The slickers were a mile a minute, and everyone had a crack at taking the poor farmer. Here was one. Maybe you couldn't grow much, but with a little care you could grow potatoes and they'd help you get through the winter. Didn't the Irish live on them once, and even make their whiskey from them? You could get a binful, but you had to watch out for the bugs. The potato bugs. They could ruin you.
There was this advertisement in a lot of the papers, the (Winnipeg Free Press) Prairie Farmer, the (Saskatoon) Western Producer, the farm papers and some of the
others, and it advertised a sure-fire, quick-kill, instant, always ready potato bug killer. It never missed, and easy to use. Only $1.50 or $1.25. Even a child can use it, the ads said.
Well, there wasn't a farmer who couldn't scrape up a dollar and a half to save his crop, and until the papers got wise and stopped their advertising they must have sold thousands, more than thousands. When it came, it was two pieces of wood, about half an inch thick and about the size of a pack of cigaret papers. About five cents worth of wood, I'd say. The instructions were simple too. Just go out into the potato patch, pick up a potato bug, put it on one piece of wood and slam the other piece of wood down hard. Goodbye, spud bug. They were right, of course, because it was deadly and sure-fire and even a kid could handle one, but somehow that wasn't the point.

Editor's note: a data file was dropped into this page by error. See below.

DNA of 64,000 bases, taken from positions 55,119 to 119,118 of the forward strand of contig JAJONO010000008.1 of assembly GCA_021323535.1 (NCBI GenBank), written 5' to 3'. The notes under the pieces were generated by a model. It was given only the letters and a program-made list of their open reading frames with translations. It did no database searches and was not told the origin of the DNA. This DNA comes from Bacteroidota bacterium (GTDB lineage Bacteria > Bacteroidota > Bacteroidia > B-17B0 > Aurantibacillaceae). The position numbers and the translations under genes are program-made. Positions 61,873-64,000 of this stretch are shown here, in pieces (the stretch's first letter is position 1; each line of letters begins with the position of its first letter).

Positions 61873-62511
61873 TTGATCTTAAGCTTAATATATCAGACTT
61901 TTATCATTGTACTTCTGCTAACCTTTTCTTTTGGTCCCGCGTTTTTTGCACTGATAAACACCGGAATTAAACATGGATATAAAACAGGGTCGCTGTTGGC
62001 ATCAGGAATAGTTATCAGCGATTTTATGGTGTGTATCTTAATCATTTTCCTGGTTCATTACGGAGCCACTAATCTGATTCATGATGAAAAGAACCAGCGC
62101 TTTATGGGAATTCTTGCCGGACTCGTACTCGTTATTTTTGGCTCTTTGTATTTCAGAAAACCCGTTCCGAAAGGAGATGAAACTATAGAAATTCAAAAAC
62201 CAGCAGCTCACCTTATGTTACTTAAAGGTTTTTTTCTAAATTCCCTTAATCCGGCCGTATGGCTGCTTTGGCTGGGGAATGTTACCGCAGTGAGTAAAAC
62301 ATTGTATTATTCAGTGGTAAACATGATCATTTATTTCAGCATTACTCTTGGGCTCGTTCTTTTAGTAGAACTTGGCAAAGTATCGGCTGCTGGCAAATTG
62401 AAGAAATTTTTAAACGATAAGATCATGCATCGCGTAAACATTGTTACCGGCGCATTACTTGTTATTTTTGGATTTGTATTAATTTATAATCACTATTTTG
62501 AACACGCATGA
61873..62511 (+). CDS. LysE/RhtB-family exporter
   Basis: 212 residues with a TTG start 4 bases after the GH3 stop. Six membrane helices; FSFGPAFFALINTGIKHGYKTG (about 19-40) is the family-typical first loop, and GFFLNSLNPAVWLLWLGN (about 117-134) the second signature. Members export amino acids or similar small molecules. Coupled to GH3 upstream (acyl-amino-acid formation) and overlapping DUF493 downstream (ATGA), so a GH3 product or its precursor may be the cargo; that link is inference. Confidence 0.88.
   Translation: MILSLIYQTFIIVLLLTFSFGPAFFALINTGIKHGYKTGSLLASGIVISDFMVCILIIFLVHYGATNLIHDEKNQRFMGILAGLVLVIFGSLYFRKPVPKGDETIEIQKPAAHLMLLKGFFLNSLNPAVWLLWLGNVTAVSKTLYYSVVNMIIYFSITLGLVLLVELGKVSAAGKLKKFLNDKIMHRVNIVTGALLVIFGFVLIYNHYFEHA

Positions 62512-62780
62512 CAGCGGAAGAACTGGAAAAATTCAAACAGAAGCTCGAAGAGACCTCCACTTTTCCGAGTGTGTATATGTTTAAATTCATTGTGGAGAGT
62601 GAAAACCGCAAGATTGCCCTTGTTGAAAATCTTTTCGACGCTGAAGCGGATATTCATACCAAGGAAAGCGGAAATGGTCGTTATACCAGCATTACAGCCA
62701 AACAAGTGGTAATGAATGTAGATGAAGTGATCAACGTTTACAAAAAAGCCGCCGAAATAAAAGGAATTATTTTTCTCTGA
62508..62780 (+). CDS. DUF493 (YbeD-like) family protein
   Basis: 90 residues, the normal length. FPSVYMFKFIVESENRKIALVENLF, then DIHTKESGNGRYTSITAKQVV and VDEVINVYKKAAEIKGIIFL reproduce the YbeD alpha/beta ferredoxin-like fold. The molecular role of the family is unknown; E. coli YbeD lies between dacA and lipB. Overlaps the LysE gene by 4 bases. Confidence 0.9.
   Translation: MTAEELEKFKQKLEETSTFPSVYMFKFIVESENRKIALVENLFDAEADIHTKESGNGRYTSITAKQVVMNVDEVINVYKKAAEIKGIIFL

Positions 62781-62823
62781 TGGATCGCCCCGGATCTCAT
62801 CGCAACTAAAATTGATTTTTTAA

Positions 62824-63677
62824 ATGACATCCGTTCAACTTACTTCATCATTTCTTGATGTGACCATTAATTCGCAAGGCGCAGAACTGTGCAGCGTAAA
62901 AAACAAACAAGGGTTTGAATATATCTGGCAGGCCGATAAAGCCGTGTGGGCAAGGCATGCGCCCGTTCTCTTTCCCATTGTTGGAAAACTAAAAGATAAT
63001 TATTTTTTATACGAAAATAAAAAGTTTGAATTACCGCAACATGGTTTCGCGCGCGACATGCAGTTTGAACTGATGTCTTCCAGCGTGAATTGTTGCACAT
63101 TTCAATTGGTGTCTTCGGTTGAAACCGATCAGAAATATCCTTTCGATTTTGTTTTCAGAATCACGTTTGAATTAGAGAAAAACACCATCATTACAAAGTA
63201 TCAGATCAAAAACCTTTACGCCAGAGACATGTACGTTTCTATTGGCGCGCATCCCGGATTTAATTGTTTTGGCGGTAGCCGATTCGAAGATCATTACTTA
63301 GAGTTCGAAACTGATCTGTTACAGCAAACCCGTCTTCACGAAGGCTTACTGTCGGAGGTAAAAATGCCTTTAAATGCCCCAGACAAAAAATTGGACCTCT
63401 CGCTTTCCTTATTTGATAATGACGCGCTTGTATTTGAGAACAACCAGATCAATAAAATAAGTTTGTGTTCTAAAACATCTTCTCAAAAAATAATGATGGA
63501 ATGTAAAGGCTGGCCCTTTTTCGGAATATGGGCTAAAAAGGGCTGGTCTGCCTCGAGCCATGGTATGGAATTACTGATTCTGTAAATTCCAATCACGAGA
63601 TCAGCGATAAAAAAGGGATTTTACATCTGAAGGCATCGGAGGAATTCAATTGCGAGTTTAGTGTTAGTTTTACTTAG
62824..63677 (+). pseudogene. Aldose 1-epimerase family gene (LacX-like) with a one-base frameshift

They sold an awful lot of them and it got to be a joke, even in the post office, where the postmaster, if a parcel was about the right size, would say, "Okay, Joe, here's your sure-fire and deadly potato bug killer."
Hell, in some ways it was worth a dollar and a half to get a laugh in those days.